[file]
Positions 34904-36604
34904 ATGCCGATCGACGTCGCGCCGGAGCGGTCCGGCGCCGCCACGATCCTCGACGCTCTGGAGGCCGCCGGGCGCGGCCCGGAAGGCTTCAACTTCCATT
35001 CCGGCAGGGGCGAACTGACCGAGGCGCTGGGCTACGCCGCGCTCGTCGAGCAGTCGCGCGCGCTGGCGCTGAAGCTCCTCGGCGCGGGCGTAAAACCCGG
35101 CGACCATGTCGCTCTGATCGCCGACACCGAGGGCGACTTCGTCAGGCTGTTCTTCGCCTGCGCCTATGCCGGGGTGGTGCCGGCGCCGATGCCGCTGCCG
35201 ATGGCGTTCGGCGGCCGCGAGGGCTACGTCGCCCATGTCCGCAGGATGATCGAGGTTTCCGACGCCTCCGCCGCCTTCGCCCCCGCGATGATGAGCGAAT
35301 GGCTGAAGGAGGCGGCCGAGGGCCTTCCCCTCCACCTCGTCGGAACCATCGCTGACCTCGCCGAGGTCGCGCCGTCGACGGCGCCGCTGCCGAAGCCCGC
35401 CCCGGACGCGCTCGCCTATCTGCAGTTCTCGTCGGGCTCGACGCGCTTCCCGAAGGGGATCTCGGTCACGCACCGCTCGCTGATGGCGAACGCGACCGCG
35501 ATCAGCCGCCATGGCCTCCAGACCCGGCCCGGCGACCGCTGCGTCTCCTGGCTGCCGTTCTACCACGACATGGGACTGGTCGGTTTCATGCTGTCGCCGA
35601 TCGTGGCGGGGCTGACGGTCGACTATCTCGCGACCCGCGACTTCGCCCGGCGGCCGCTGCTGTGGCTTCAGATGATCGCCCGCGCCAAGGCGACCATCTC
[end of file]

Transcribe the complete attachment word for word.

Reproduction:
Positions 34904-36604
34904 ATGCCGATCGACGTCGCGCCGGAGCGGTCCGGCGCCGCCACGATCCTCGACGCTCTGGAGGCCGCCGGGCGCGGCCCGGAAGGCTTCAACTTCCATT
35001 CCGGCAGGGGCGAACTGACCGAGGCGCTGGGCTACGCCGCGCTCGTCGAGCAGTCGCGCGCGCTGGCGCTGAAGCTCCTCGGCGCGGGCGTAAAACCCGG
35101 CGACCATGTCGCTCTGATCGCCGACACCGAGGGCGACTTCGTCAGGCTGTTCTTCGCCTGCGCCTATGCCGGGGTGGTGCCGGCGCCGATGCCGCTGCCG
35201 ATGGCGTTCGGCGGCCGCGAGGGCTACGTCGCCCATGTCCGCAGGATGATCGAGGTTTCCGACGCCTCCGCCGCCTTCGCCCCCGCGATGATGAGCGAAT
35301 GGCTGAAGGAGGCGGCCGAGGGCCTTCCCCTCCACCTCGTCGGAACCATCGCTGACCTCGCCGAGGTCGCGCCGTCGACGGCGCCGCTGCCGAAGCCCGC
35401 CCCGGACGCGCTCGCCTATCTGCAGTTCTCGTCGGGCTCGACGCGCTTCCCGAAGGGGATCTCGGTCACGCACCGCTCGCTGATGGCGAACGCGACCGCG
35501 ATCAGCCGCCATGGCCTCCAGACCCGGCCCGGCGACCGCTGCGTCTCCTGGCTGCCGTTCTACCACGACATGGGACTGGTCGGTTTCATGCTGTCGCCGA
35601 TCGTGGCGGGGCTGACGGTCGACTATCTCGCGACCCGCGACTTCGCCCGGCGGCCGCTGCTGTGGCTTCAGATGATCGCCCGCGCCAAGGCGACCATCTC